There is nothing that has really had a positive impact on the lives of our people. There was some level of anticipation, which quickly dissipated as events unfolded and, of course, Raúl Castro and his toadies erased any hope for real change in our country.

In the negotiations everything has been handled with great secrecy, making it difficult to have a clear idea of ​​what is going on. This was only to be expected by the Cuban Government, but not by the US.

Berta Soler, Leader of the Ladies in White

One year after the Interests Section gave way to an Embassy, the change has been very great, not only in terms of the name, but how the Embassy of the United States is behaving.

Right now I can say that many human rights activists who had computer time there, to communicate with the outside, and be able to report on their work and the situation on the Island, have been affected.

Civil society's access to the computers is not facilitated in any way. I cannot say that attention by or contact with US officials has ceased to exist, but we have seen everything change.

The computers to which we had access are now being used for English courses for young people. We are not against this, but these are young people affiliated with the Communist Party. They are not representatives of civil society, and they are not opponents of the Government. They are persons hand-picked by the Cuban Government.

These relations between the US government and the Cuban regime have not benefited the people of Cuba at all. What we see is that the only thing President Barack Obama is interested in is business: doing business with the military because here it is the Revolutionary Armed Forces that run Gaviota, and the TRD.

These are businesses transactions that will not benefit the people of Cuba or bring about change. After Obama's visit, we have seen how police and State Security Department repression against people who want to exercise their freedom of expression and peaceful demonstration, has only gotten worse.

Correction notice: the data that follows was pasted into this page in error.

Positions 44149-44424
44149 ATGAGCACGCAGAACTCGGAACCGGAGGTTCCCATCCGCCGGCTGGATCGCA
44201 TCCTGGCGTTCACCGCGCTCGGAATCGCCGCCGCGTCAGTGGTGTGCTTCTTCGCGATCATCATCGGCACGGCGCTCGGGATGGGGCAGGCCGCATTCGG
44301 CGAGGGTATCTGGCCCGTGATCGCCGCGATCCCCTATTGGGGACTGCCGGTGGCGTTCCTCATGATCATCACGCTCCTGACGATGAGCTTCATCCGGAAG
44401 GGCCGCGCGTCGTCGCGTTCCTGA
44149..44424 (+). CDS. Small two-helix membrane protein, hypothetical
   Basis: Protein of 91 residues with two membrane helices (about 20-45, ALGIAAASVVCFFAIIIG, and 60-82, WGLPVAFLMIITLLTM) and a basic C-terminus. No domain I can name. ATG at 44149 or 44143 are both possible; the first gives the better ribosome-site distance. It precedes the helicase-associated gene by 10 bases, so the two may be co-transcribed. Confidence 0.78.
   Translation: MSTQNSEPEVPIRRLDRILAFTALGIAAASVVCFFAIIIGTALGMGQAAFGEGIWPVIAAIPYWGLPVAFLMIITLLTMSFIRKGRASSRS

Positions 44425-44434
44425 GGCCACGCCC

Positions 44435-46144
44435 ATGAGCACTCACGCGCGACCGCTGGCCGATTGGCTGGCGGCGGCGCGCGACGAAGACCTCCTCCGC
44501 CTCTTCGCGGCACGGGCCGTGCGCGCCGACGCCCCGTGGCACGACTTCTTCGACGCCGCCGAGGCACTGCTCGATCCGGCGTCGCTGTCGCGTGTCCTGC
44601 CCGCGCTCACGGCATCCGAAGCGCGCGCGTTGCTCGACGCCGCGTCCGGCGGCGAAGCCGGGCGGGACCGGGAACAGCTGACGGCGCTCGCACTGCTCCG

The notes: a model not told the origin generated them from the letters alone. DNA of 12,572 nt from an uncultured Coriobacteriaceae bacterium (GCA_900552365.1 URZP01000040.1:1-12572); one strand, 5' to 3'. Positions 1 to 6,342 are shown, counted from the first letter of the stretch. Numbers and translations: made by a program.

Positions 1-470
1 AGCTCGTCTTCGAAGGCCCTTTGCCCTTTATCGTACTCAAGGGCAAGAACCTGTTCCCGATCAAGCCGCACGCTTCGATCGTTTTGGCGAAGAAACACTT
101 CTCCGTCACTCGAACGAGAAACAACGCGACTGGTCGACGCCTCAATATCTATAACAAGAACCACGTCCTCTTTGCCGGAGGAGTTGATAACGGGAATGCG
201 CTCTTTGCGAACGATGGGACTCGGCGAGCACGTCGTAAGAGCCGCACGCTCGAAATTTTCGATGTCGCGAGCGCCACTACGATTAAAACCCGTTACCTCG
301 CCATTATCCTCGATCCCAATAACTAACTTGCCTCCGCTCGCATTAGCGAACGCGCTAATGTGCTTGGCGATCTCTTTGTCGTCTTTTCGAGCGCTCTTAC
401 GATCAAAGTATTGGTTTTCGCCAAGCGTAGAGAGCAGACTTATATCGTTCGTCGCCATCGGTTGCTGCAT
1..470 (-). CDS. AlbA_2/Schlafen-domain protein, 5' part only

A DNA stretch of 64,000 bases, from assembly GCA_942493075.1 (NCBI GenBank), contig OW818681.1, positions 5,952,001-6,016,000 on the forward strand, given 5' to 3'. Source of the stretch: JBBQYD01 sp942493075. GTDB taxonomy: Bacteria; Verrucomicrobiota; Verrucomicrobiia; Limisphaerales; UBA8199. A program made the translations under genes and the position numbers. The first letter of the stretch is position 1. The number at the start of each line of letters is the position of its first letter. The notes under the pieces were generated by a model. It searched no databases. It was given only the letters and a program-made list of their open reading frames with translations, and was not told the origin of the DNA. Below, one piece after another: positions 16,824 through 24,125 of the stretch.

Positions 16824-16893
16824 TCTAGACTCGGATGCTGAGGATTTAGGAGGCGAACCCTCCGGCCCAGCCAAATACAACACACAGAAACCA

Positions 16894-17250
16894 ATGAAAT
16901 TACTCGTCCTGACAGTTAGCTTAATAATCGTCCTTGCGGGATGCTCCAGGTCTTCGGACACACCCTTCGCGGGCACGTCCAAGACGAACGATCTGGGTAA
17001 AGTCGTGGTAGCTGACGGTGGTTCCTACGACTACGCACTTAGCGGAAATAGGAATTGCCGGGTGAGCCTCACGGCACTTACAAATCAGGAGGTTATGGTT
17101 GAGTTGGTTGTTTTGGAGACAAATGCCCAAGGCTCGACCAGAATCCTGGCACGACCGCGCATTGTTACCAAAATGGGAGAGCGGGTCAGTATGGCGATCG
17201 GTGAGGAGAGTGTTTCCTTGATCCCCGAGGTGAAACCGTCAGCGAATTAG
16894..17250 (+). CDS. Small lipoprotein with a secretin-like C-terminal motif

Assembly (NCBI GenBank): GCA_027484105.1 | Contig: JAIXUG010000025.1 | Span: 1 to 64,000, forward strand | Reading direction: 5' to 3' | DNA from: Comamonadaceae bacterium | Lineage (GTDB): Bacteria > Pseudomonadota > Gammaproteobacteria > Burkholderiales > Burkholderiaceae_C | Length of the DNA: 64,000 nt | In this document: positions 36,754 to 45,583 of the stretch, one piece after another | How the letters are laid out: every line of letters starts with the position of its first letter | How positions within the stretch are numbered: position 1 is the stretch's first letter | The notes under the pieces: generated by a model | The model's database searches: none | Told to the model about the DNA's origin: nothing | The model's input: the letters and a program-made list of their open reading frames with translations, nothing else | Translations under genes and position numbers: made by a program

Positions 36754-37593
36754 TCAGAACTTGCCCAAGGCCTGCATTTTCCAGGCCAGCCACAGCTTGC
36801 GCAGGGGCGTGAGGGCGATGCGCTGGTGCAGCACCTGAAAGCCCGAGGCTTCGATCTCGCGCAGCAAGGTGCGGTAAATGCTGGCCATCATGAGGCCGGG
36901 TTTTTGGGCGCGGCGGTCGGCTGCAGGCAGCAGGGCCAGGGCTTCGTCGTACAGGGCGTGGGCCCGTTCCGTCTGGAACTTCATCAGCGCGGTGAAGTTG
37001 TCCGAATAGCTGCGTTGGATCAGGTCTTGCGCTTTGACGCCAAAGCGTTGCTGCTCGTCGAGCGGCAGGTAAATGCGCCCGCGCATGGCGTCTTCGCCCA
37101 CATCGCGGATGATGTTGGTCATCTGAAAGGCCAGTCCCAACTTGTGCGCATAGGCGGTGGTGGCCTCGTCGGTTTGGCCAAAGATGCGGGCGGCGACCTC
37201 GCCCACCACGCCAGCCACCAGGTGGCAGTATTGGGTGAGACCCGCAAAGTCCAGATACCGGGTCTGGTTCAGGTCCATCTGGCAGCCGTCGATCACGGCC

For example: the Ladies in White. We have been harassed for 62 Sundays in a row. And the US government has not spoken up to demand that the Cuban regime cease its actions.

Manuel Cuesta Morúa, leader of the Partido Arco Progresista (party)

It has been a very important first year for those of us who maintained that the best option was a change in US policy towards Cuba. Like any political process, it is gradual, and not all goals are achieved immediately.

What is important is the normalization of relations with Cuba. I think this has been one of the keys: pushing Cuba towards normalization, inside and outside the country.

Over the course this year, in general, we Cubans, as a country, have faced our weaknesses and taken on new challenges. What has become clear is not just the Cuban Government's stagnation, but its strategic failure and incapacity to provide any vision for the country's future, or to meet the challenges it is facing.

Cuba's citizens need to reinvent their lives. We are all moving in that direction. And for civil society, the challenge is to figure out what we can do and how we can work on democratization, strictly in political terms, and not just heroic ones.

Ángel Moya, former political prisoner, in the "Group of 75":

When the Cuban regime and the US government resumed relations, we insisted and warned the international community that it would not benefit the Cuban people at all, and that the regime would simply be fortified, as politically it would receive recognition by the Government of the United States, and that, moreover, this would create a situation of rapprochement with the rest of the world.

We have always asserted that any relationship with the Cuban regime must be contingent upon respect for human rights and the freedom of political prisoners, among other points.

One year after relations with the Cuban regime were normalized, in supporting the activities of the #TodosMarchamos campaign for the release of political prisoners, we have been brutally repressed by Government security forces, even when President Barack Obama visited the Island.

In reality, nothing has changed. The regime continues to strengthen itself, equipping and shoring up its repressive mechanisms.

The world is just watching this happen. Thousands of Cubans are leaving the country, fleeing the dictatorship. Doctors, engineers, lawyers and even military personnel are selling their property to escape and reach the United States. This is the state of things one year after diplomatic relations were re-established.